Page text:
Musicians and artists

A small selection of musicians and artists, notable for their music, personality, attitude, or life story.

Henk Badings
Henk Badings (1907-1987), Beautiful Music by a Controversial Individual
Henk Badings was an intelligent, productive composer who left behind an impressive œuvre of over 600 works. Most of them are of a high musical caliber that has been appreciated throughout the world. But in the Netherlands, their creator’s name continues to be associated with a controversial war record.
Rudolf Escher
Rudolf Escher (1912-1980), A Conscientious Ethicist and Esthetician
As a young, creative composer, Rudolf Escher found it difficult living in a time of chaos, destruction, and uncertainty. An inveterate ethicist, he always set out to discover the essence of the main truths of life. The compositions he wrote during the occupation directly reflect his intellect, as well as a constant awareness of living in an age of destruction. His works can be seen as an act of resistance against the violence of war.
Jan van Gilse
Jan van Gilse (1881-1944), A Militant and Committed Idealist
Jan van Gilse lived for his art, always seeking the best and the highest attainable goal in music, inspired by idealistic motives. As a conductor and organizer, he militantly championed the interests of Dutch music. The Germans certainly could have made good use of a man like van Gilse, were it not for his fierce anti-fascist convictions and the fact that he always managed to elude the Nazi regime.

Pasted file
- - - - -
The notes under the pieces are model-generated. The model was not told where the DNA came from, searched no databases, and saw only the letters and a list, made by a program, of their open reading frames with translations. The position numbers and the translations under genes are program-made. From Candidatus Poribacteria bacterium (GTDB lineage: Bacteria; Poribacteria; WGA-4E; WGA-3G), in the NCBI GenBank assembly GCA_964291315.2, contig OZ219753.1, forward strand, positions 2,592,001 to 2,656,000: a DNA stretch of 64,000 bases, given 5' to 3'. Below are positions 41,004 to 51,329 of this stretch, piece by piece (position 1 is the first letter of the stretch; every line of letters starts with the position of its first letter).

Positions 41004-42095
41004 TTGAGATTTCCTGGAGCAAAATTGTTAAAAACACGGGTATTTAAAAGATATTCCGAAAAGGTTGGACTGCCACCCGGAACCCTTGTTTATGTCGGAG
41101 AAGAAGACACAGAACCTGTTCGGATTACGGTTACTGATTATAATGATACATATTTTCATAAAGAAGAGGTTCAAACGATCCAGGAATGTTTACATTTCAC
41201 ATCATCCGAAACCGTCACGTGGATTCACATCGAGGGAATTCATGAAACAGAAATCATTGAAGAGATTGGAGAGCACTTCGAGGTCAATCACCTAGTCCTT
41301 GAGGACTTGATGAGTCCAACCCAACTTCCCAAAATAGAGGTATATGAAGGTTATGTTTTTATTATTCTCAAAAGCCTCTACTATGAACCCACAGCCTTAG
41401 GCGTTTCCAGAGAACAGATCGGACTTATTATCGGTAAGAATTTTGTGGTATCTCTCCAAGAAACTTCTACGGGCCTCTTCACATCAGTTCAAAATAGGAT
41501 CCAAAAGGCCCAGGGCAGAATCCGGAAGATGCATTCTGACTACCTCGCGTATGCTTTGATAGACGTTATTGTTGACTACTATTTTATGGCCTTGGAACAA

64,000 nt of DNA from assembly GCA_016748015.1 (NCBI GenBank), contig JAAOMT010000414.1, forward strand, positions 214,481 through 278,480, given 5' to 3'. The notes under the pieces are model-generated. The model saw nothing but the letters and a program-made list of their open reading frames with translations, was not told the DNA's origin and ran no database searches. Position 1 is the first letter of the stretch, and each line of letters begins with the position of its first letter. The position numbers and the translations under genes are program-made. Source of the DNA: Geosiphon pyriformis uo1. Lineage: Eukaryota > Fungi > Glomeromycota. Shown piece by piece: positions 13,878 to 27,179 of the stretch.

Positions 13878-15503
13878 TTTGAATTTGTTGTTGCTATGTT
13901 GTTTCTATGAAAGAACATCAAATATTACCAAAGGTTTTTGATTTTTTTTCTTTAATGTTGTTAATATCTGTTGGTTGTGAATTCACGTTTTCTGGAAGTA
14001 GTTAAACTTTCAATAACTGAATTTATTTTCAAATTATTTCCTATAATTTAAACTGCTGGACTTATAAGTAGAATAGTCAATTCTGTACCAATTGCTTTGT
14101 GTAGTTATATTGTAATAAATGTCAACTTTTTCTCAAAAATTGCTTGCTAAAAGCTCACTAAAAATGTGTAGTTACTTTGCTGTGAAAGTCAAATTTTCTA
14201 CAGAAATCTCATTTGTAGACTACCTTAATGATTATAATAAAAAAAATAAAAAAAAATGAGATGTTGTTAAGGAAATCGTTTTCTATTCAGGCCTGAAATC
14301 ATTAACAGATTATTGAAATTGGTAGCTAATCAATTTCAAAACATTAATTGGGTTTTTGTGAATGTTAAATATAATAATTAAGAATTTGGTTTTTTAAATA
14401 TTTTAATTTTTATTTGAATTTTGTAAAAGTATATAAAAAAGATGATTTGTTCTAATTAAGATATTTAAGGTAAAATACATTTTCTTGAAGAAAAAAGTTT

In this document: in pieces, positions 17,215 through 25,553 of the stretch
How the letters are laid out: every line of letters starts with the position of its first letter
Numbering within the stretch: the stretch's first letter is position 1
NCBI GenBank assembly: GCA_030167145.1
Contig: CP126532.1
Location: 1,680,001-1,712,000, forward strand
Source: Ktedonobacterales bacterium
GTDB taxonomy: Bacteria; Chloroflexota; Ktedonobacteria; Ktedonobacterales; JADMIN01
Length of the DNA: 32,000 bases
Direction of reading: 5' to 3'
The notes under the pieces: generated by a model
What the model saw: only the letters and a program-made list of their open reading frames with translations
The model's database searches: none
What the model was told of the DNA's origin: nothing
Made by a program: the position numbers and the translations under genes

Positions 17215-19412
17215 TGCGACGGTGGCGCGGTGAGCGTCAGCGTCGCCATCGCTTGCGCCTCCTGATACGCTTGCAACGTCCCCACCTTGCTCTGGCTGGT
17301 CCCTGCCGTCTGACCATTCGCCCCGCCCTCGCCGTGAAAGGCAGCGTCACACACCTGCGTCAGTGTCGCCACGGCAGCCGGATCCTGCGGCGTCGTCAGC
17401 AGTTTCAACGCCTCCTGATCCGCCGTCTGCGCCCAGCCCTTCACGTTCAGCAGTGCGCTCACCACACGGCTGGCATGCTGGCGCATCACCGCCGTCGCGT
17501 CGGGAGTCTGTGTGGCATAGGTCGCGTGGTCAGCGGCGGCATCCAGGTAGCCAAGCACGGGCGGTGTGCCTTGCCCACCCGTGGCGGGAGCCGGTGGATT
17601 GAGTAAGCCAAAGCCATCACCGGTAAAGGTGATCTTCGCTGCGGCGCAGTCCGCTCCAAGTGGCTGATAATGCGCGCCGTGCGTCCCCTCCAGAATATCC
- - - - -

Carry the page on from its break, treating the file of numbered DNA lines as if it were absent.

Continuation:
Johnny & Jones (1916-1945, 1918-1945), Singing Carefree Songs at Westerbork
Johnny & Jones, “two kids and a guitar” (Johnny “Max” Salomon Meyer Kannewasser, b. 1916, and Jones “Nol” Arnold Siméon van Wesel, b. 1918) were Dutch pop idols of the late 1930s. They had become very popular before the war with their upbeat songs inspired by American jazz. They also performed cheerful music in the camp cafe at Westerbork almost every day as a symbol of their trust in the future. Unfortunately, however, that trust would ultimately prove to be an illusion. 
Willem Mengelberg
Willem Mengelberg (1871-1951), A Celebrated Musician in Free Fall
Willem Mengelberg was one the most famous conductors worldwide in the first half of the twentieth century. From an early age, he had a close relationship with Germany. His parents were German and had moved to the Netherlands in 1870. Mengelberg even received part of his training in Germany, namely in Cologne. Before the First World War, he had performed in Frankfurt for many years in addition to his work with the Concertgebouw Orchestra.